That could be a small price to pay for a 25-year-old with a proven bat and versatility on the field. He's also under team control until 2022.
Toronto Blue Jays OF Curtis Granderson
The Toronto Blue Jays' future looks bright, especially with the eventual additions of superstar prospects Vladimir Guerrero Jr. and Bo Bichette, but the present is a bit ugly. The Jays are playing out the string at 46-53, and they may as well listen to offers for players who won't fit into the team's long-term future.
One of those players is outfielder Curtis Granderson, who has enjoyed a stellar career but is in the twilight of his playing days at age 37. It doesn't make sense for the Jays to hang on to Granderson if another team is interested in him. Per Ken Rosenthal of The Athletic, that seems to be the case, as the Philadelphia Phillies and Jays are in discussions.
Unless this turns out to be another Doyle Alexander situation, chances are Granderson won't net a future Hall of Famer for Toronto given his age. The Phils could get then a player who can slide into both corner outfield spots and provide pop against right-handed pitchers (.780 OPS this season).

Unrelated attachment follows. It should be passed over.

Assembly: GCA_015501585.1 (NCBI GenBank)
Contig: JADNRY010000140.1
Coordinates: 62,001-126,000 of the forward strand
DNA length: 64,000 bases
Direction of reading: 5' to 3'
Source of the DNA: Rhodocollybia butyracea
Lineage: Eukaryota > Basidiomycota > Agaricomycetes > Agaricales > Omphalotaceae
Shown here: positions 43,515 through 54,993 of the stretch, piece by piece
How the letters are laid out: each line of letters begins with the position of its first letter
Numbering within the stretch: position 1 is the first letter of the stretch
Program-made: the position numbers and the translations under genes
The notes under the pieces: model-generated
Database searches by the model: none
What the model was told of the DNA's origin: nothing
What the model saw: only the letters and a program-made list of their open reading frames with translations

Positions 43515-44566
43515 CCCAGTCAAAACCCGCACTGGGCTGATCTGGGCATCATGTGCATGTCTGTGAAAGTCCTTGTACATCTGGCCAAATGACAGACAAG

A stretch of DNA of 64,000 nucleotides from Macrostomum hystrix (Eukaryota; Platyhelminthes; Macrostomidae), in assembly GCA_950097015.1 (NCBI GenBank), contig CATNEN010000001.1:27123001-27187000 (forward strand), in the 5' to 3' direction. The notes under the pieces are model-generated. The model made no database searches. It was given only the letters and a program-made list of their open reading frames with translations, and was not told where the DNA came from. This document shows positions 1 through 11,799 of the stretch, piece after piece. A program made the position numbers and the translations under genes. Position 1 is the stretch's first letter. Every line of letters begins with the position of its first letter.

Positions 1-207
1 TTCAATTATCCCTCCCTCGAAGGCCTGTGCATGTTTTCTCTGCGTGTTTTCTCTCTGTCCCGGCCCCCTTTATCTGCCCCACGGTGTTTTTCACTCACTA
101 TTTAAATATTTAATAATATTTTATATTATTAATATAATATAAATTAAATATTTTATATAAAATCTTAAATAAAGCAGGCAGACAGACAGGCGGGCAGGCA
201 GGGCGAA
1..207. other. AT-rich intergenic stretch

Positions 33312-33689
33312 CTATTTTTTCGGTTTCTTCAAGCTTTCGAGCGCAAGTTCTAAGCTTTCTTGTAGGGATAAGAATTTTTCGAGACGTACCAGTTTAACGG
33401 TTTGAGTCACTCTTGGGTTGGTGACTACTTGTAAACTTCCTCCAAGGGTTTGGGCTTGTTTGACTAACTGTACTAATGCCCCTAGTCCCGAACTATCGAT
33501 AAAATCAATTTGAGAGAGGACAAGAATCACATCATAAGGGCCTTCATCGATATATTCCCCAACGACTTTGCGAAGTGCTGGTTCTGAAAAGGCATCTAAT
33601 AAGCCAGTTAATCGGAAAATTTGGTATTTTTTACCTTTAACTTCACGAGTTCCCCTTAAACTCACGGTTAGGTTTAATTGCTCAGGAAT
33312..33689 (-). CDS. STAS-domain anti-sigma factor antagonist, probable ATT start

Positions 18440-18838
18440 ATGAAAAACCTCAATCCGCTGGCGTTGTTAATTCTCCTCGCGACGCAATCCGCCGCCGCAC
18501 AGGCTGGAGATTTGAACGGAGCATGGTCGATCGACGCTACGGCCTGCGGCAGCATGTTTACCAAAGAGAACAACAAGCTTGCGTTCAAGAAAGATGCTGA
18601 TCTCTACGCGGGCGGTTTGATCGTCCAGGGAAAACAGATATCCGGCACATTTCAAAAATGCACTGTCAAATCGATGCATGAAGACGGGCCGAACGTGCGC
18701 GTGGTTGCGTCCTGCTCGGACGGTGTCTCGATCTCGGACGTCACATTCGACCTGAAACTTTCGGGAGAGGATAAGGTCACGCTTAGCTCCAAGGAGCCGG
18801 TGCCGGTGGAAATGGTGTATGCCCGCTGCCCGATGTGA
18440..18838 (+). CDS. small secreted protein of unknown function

Granderson, who has historically struggled against southpaws, isn't an option against left-handers (he's only had 23 plate appearances against them this season). However, he could help fill an outfield need, especially since Philadelphia sent Aaron Altherr down to Triple-A on Sunday.
It helps that Granderson is a high-character player (of note, he won the 2016 Roberto Clemente Award) with postseason experience who could help lead a young Phillies clubhouse as they make a run to the playoffs. He would be a great addition to the team and could be the difference between a wild-card berth and a division title as the Phils fight the Atlanta Braves for the NL East crown.
All statistics via Baseball Reference and current through games played Monday.